The Primordial Inflation Polarization ExploreR (PIPER) is a balloon-borne instrument optimized to measure the polarization of the CMB at large angular scales. It will map 85% of the sky over a series of conventional balloon flights from the Northern and Southern hemispheres, measuring the B-mode polarization power spectrum over a range of multipoles from 2-300 covering both the reionization bump and the recombination peak, with sensitivity to measure the tensor-to-scalar ratio down to r = 0.007. PIPER will observe in four frequency bands centered at 200, 270, 350, and 600 GHz to characterize dust foregrounds. The instrument has background-limited sensitivity provided by fully cryogenic (1.7 K) optics focusing the sky signal onto kilo-pixel arrays of time-domain multiplexed Transition-Edge Sensor (TES) bolometers held at 100 mK. Polarization sensitivity and systematic control are provided by front-end Variable-delay Polarization Modulators (VPMs). PIPER had its engineering ight in October 2017 from Fort Sumner, New Mexico. This papers outlines the major components in the PIPER system discussing the conceptual design as well as specific choices made for PIPER. We also report on the results of the engineering flight, looking at the functionality of the payload systems, particularly VPM, as well as pointing out areas of improvement.
The Advanced Atacama Cosmology Telescope Polarimeter is an upgraded receiver for the Atacama Cosmology Telescope, which has begun making measurements of the small angular scale polarization anisotropies in the Cosmic Microwave Background using the first of four new multichroic superconducting detector arrays. Here, we review all details of the optimization and characterization of this first array, which features 2012 AlMn transition- edge sensor bolometers operating at 150 and 230 GHz. We present critical temperatures, thermal conductivities, saturation powers, time constants, and sensitivities for the array. The results show high uniformity across the 150 mm wafer and good performance in the field.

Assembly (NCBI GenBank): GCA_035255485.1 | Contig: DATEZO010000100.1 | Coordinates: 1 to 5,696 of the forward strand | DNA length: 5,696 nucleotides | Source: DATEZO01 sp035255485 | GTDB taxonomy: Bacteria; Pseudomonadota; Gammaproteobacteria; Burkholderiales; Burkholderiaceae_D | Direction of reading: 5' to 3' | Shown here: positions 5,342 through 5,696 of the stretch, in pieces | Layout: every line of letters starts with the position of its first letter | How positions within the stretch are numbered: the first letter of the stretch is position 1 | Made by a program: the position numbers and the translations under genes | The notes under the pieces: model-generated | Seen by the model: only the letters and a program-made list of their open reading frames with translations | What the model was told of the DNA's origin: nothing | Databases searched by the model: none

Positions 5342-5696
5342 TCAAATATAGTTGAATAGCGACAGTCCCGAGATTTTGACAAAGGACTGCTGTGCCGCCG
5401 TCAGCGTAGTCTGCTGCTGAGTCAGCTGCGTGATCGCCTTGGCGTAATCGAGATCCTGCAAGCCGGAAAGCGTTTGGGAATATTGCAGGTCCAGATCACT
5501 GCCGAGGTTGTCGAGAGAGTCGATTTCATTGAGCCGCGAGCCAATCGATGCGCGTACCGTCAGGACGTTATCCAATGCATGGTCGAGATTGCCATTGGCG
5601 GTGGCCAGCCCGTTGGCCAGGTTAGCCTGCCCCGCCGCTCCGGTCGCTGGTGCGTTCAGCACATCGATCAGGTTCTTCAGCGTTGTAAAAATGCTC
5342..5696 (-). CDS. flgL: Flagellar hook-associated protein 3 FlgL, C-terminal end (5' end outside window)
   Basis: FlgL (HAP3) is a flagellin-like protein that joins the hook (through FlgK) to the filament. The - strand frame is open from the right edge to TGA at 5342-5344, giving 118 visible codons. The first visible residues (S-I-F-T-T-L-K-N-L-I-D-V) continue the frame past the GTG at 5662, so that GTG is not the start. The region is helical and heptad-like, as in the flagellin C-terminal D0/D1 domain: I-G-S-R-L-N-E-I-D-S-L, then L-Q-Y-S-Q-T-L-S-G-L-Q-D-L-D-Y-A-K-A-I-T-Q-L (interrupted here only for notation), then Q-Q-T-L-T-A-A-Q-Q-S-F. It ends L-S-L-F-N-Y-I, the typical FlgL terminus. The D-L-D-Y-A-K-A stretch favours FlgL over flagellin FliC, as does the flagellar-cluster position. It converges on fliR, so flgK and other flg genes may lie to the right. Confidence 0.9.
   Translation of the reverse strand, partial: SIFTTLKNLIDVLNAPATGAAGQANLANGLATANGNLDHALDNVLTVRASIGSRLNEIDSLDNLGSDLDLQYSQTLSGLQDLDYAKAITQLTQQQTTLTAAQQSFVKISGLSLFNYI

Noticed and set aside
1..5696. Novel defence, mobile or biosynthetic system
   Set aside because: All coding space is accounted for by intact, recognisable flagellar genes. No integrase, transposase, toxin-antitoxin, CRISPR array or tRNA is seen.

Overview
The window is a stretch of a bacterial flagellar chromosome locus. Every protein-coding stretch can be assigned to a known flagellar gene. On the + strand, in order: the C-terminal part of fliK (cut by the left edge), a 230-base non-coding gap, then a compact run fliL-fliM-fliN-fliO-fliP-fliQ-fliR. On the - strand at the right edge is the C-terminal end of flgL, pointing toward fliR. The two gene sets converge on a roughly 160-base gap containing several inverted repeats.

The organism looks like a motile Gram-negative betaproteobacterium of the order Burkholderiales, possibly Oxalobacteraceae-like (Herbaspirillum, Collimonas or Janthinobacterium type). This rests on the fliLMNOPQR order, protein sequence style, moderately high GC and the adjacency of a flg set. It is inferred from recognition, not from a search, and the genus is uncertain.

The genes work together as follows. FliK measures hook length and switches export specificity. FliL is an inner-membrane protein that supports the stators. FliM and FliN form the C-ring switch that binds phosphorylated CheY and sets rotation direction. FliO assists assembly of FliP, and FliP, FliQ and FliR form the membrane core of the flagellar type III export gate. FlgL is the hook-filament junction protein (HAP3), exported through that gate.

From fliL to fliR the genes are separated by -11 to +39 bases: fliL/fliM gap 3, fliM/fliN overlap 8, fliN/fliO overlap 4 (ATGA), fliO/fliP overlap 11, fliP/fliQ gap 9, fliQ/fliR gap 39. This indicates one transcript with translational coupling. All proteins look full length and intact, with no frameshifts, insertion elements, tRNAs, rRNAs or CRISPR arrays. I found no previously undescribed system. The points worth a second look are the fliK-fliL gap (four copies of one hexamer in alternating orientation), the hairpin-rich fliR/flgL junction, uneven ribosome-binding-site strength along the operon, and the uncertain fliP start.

The Advanced ACTPol (AdvACT) upgrade to the Atacama Cosmology Telescope features large arrays of mul- tichroic pixels consisting of two orthogonal-polarization pairs of superconducting bolometers at two observing frequency bands. We present measurements of the detector properties and noise data in a subset of a fielded multichroic array of AlMn transition-edge sensor (TES) detectors. In this array, the distribution of critical temperature <i>T</i><sub>c</sub> across detectors appears uniform at the percent level. The measured noise-equivalent power (NEP) distributions over ∼1200 detectors are consistent with expectations. We find median NEPs of 4.0×10<sup>-17</sup> √Hz for low-band detectors and 6.2x10<sup>-17</sup>√Hz for high-band detectors under covered-window telescope test conditions with optical loading comparable to observing with precipitable water vapor ∼ 0.5 mm. Lastly, we show the estimated detector optical efficiency, and demonstrate the ability to perform optical characterization over hundreds of detectors at once using a cryogenic blackbody source.